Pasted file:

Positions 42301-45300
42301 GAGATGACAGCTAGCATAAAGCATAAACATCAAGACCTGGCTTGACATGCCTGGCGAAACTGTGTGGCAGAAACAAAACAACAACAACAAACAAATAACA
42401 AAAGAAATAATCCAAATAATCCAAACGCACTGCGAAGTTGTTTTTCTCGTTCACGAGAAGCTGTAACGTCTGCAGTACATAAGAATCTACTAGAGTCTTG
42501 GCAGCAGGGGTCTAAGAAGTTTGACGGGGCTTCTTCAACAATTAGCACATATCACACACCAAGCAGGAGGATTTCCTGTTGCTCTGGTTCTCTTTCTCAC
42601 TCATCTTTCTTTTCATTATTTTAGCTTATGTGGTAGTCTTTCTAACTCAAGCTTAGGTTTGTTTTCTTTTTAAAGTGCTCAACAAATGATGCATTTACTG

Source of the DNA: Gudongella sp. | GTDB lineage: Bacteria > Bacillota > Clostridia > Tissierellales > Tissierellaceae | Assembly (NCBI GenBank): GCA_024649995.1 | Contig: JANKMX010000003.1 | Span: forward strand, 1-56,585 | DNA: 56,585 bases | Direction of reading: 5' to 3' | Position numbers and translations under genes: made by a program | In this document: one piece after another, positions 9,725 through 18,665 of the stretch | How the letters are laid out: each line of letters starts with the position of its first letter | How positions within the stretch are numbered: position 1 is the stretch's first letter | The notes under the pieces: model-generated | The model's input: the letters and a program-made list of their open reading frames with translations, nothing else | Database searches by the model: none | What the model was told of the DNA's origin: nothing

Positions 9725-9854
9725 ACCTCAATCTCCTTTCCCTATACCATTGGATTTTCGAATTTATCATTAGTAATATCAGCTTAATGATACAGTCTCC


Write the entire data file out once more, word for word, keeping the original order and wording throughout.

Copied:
Positions 42301-45300
42301 GAGATGACAGCTAGCATAAAGCATAAACATCAAGACCTGGCTTGACATGCCTGGCGAAACTGTGTGGCAGAAACAAAACAACAACAACAAACAAATAACA
42401 AAAGAAATAATCCAAATAATCCAAACGCACTGCGAAGTTGTTTTTCTCGTTCACGAGAAGCTGTAACGTCTGCAGTACATAAGAATCTACTAGAGTCTTG
42501 GCAGCAGGGGTCTAAGAAGTTTGACGGGGCTTCTTCAACAATTAGCACATATCACACACCAAGCAGGAGGATTTCCTGTTGCTCTGGTTCTCTTTCTCAC
42601 TCATCTTTCTTTTCATTATTTTAGCTTATGTGGTAGTCTTTCTAACTCAAGCTTAGGTTTGTTTTCTTTTTAAAGTGCTCAACAAATGATGCATTTACTG

Source of the DNA: Gudongella sp. | GTDB lineage: Bacteria > Bacillota > Clostridia > Tissierellales > Tissierellaceae | Assembly (NCBI GenBank): GCA_024649995.1 | Contig: JANKMX010000003.1 | Span: forward strand, 1-56,585 | DNA: 56,585 bases | Direction of reading: 5' to 3' | Position numbers and translations under genes: made by a program | In this document: one piece after another, positions 9,725 through 18,665 of the stretch | How the letters are laid out: each line of letters starts with the position of its first letter | How positions within the stretch are numbered: position 1 is the stretch's first letter | The notes under the pieces: model-generated | The model's input: the letters and a program-made list of their open reading frames with translations, nothing else | Database searches by the model: none | What the model was told of the DNA's origin: nothing

Positions 9725-9854
9725 ACCTCAATCTCCTTTCCCTATACCATTGGATTTTCGAATTTATCATTAGTAATATCAGCTTAATGATACAGTCTCC